Adaka welcomes international artists, celebrates local talent

The festival, which runs from June 27 until July 3 at the Kwanlin Dun Cultural Centre, will feature over 150 aboriginal artists and performers from around the world.

Yukoners attending this year’s Adaka Cultural Festival are guaranteed a rich exposure to First Nation perspectives, whether you are taking in the works of New Zealand’s Maori sculptor Lyonel Grant or the hilarious storytelling of the territory’s own Sharon Shorty.

The festival, which runs from June 27 until July 3 at the Kwanlin Dun Cultural Centre, will feature over 150 aboriginal artists and performers from around the world.

“We are in the midst of an aboriginal artistic renaissance,” says Jessie Stephens, associate producer of the festival. “There was a lot of shame, that you shouldn’t speak your language or practise your culture. But First Nations voices are coming back. We are coming out strong and powerful.”

With 14 First Nations, what better place than the Yukon to showcase the growing strength of that voice? “There’s a hunger to regain traditional arts and culture, and there’s also a growing demand from tourists, visitors and local people to learn more,” says Charlene Alexander, executive producer of the festival. “This festival will have representation from all Yukon First Nations.”

The Adaka Cultural Festival has been geared towards international recognition since its inception. “Right from day one our vision was to build an internationally acclaimed, iconic festival,” Alexander says. Now in it’s fourth year, the reputation of the festival has grown far beyond the Yukon border. “People have heard about this festival internationally and are contacting us wanting to be part of it.”

Grant, a Maori master carver with 30 years of experience, combines traditional carving and modern sculpting. He’s built traditional meeting houses and canoes, along with massive sculptures from granite and bronze.

His art, described as “negotiated tensions – between customary cultural traditions of art … and contemporary art styles found in the gallery” involves prominent features and sweeping lines all interwoven with intricate detail.

Yet the festival’s focus continues to be on the exposure and development of Yukon First Nations arts and culture. Beyond the opportunity for artists to showcase their work to members of the public, the festival also provides opportunities for artists to practise and interact with gallery curators from around the world. This year eight gallery curators from places such as Switzerland, the National Gallery of Canada and the United States will attend the festival.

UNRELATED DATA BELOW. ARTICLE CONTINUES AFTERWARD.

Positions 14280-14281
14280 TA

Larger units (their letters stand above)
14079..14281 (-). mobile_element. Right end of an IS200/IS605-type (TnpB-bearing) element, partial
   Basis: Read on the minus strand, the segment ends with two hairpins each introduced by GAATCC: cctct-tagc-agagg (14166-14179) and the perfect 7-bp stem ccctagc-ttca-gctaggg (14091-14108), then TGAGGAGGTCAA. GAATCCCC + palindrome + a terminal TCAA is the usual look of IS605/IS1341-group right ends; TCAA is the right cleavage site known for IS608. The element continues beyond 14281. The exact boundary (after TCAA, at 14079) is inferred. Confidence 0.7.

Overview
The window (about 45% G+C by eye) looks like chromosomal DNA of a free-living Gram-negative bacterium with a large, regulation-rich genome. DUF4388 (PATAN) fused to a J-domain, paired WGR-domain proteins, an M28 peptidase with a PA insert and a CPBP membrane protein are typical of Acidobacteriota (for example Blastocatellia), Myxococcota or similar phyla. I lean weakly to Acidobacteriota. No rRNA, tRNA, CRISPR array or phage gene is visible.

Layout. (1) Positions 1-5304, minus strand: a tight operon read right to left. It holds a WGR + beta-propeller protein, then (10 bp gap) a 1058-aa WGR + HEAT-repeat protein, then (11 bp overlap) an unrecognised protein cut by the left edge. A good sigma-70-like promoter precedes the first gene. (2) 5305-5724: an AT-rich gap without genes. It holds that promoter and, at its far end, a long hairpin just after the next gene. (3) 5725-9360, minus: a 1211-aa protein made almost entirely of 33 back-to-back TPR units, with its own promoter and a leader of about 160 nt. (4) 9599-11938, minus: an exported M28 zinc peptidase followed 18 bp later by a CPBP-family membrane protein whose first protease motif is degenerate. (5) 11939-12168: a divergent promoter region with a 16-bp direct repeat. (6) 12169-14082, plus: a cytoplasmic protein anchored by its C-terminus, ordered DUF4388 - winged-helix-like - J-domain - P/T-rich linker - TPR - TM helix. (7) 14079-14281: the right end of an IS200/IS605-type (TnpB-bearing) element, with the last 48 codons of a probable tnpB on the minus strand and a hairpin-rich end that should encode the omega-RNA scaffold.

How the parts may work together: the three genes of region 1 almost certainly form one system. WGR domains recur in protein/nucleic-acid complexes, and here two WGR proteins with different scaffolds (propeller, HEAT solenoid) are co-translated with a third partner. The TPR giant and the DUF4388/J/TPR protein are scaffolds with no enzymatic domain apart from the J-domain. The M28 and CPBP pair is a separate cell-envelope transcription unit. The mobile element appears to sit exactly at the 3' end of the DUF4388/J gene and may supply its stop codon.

“It’s a huge part of the project that’s going to help to put Yukon visual arts on the map. The outcome is that our artists will have new relationships with galleries around the world,” says Alexander.

In past years the feedback from Yukoners attending the festival has been incredibly positive. As Alexander explains, “A lot of Yukoners haven’t really had the opportunity to experience what an amazing culture exists in our own back yard. Once people get there, they love it.”

Each day from 10 a.m. to 5 p.m. visitors are welcome to the cultural centre where various exhibitions will be on display. One such room within the centre will house the works of 15 master carvers coming from as far as New Zealand, Alaska, Haida Gwaii and the Northwest Territories.

Outside, tents will be raised along the Yukon River to feature over 50 artists at work. The cultural centre will also host food vendors, cultural presentations and workshops on making everything from soapberry ice cream to fish nets.

Part of the festival will also focus on engaging youth. On the evening of June 2, the mainstage will be overtaken by an “extravaganza of folk rock, freestyle and hip hop dance,” according to the program guide.

The week-long festival is mostly free, with the exception of two concerts which require tickets. Saturday, June 28 features a ticketed double bill of performances from Diyet & Friends as well as Florent Vollant. “Diyet is a huge rising star in the performing arts world.” Born in a wall tent in Burwash Landing, Diyet is a classically trained singer who has gone on to perform her contemporary rock music around the world.

Pavlina Sudrich is a Whitehorse-based freelance writer.